Part 1 > In the current issue of the New Statesman (intermittent access to non-subscribers) John Pilger has a piece on the upcoming US presidential election. Readers may be interested to note that Pilger, who not long ago was telling us how safe he once felt travelling in Saddam Hussein's Iraq, has evidently felt rather less safe from another quarter. For in this latest piece he speaks in passing of...
... those of us who marvel at our luck in reaching mature years without having been blown to bits by the warlords of Americanism...They may also be surprised to find Pilger leaning towards the view that George Bush might be the 'lesser evil' in the upcoming presidential election:
The multilateralism or "muscular internationalism" that Kerry offers in contrast to Bush's unilateralism is seen as hopeful by the terminally naive; in truth, it beckons even greater dangers. Having given the American elite its greatest disaster since Vietnam, writes the historian Gabriel Kolko, Bush "is much more likely to continue the destruction of the alliance system that is so crucial to American power. One does not have to believe the worse the better, but we have to consider candidly the foreign policy consequences of a renewal of Bush's mandate . . . As dangerous as it is, Bush's re-election may be a lesser evil." With Nato back in train under President Kerry, and the French and Germans compliant, American ambitions will proceed without the Napoleonic hindrances of the Bush gang.So far as the present post is concerned these points are merely by the way and I pass no further comment on them. The thing which interests me here is the overall attitude displayed by John Pilger towards US and, more generally, Western democracy. He it is, remember, who has been happy to express his support - more or less uncritically as far as I'm aware - for those opposing the Coalition forces in Iraq, killing Iraqi and other civilians without scruple, and doing all they can to obstruct the transition to democratically-based civilian rule. 'We cannot afford to be choosy', Pilger told an interviewer, it being imperative to stop the 'Bush gang'; and even now he refers to the insurgents in Iraq as, without reservation or qualification, 'nationalists defending their homeland'. On the other hand, with regard to US democracy, or democracy in the UK and other Western countries, this is the language Pilger speaks:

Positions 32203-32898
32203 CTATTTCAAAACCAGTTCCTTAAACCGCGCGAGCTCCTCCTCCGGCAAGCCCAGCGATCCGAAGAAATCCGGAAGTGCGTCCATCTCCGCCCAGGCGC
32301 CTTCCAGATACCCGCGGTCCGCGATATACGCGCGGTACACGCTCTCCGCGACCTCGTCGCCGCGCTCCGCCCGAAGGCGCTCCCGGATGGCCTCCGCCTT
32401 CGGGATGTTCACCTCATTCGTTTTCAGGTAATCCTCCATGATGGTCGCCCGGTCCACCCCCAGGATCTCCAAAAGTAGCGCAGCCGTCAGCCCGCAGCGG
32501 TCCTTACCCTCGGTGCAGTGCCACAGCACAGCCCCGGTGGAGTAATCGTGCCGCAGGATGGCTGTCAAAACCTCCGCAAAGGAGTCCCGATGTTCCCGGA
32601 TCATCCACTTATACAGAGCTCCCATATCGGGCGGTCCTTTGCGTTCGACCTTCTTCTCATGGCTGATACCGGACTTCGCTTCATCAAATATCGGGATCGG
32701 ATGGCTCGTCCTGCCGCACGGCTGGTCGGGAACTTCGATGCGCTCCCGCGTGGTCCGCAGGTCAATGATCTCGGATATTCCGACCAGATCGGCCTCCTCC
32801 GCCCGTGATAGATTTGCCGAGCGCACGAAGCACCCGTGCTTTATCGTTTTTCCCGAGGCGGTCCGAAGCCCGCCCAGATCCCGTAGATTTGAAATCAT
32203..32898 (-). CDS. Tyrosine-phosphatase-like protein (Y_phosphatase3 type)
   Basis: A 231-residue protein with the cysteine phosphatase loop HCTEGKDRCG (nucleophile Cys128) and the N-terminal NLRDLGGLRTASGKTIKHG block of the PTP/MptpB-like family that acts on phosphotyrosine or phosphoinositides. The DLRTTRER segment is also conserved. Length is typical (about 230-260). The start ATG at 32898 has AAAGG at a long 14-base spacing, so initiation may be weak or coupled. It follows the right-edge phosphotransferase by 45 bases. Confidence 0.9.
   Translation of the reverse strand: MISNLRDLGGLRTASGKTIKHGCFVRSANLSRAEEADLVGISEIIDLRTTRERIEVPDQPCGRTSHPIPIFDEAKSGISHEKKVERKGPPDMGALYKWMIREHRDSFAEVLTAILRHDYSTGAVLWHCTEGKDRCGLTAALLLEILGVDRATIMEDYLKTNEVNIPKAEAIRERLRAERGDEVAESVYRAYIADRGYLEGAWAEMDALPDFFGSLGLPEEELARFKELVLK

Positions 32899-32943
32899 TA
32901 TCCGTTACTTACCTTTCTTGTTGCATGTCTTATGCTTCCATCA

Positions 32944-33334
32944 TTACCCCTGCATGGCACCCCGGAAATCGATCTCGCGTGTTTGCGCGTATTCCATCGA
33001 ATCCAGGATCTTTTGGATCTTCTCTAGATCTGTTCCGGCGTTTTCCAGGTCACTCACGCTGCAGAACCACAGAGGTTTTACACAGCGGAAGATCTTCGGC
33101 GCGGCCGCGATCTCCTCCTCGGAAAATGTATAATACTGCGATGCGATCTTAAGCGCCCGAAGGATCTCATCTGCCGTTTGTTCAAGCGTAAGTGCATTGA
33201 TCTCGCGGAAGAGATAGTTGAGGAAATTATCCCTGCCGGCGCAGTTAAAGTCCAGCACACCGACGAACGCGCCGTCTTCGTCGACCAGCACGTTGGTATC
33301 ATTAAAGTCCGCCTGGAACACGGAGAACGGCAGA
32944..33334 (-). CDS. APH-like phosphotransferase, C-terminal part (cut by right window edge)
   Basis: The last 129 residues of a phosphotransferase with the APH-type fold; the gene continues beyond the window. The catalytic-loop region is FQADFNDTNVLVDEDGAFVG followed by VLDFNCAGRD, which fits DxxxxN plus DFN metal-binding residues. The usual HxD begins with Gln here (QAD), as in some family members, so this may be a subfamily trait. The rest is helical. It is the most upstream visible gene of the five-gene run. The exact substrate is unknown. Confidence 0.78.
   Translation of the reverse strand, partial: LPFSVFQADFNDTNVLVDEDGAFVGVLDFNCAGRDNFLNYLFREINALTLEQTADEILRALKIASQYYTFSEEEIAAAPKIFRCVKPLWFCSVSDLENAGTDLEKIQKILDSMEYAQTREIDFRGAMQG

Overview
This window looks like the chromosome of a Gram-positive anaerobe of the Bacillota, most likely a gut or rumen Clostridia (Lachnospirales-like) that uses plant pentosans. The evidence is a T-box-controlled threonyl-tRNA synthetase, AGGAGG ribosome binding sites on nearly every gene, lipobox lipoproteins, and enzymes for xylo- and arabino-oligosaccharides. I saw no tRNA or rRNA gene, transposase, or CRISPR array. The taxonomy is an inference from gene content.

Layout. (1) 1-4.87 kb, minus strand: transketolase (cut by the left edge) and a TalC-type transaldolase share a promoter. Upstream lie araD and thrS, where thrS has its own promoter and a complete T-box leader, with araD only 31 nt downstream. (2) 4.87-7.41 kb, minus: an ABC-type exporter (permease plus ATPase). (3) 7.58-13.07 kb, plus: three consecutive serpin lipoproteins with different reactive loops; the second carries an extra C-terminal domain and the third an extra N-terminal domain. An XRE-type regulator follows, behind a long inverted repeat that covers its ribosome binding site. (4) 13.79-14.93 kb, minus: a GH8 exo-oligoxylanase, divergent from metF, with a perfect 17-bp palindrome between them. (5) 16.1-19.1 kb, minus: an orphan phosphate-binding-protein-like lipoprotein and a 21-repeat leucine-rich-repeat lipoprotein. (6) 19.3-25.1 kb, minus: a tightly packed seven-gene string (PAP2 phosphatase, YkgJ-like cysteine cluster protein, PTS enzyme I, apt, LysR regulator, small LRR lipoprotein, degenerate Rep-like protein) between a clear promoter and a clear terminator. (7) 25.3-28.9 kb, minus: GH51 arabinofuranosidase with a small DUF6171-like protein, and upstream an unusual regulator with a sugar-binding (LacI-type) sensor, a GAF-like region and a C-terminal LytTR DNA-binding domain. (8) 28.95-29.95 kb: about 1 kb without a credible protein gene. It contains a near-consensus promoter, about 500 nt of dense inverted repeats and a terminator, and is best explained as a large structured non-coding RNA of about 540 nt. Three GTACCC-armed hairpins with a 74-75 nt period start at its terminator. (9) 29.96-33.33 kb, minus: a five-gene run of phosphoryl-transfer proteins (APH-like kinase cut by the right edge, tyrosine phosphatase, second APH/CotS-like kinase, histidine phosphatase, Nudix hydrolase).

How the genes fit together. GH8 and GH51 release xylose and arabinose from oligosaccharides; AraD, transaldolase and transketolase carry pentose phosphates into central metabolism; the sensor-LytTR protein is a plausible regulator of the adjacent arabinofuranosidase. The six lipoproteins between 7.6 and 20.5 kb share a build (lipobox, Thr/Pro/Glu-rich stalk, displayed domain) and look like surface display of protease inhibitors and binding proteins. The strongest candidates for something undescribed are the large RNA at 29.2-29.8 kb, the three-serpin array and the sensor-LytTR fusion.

As in the aftermath of the 11 September attacks, Americans are denied a modicum of understanding of what Norman Mailer has called "a pre-fascist climate". The fears of the rest of us are of no consequence.In an earlier piece, which I commented on here, Pilger wrote:
The real debate is neither Bush nor Kerry, but the system they exemplify; it is the decline of true democracy and the rise of the American "national security state" in Britain and other countries claiming to be democracies, in which people are sent to prison and the key thrown away and whose leaders commit capital crimes in faraway places...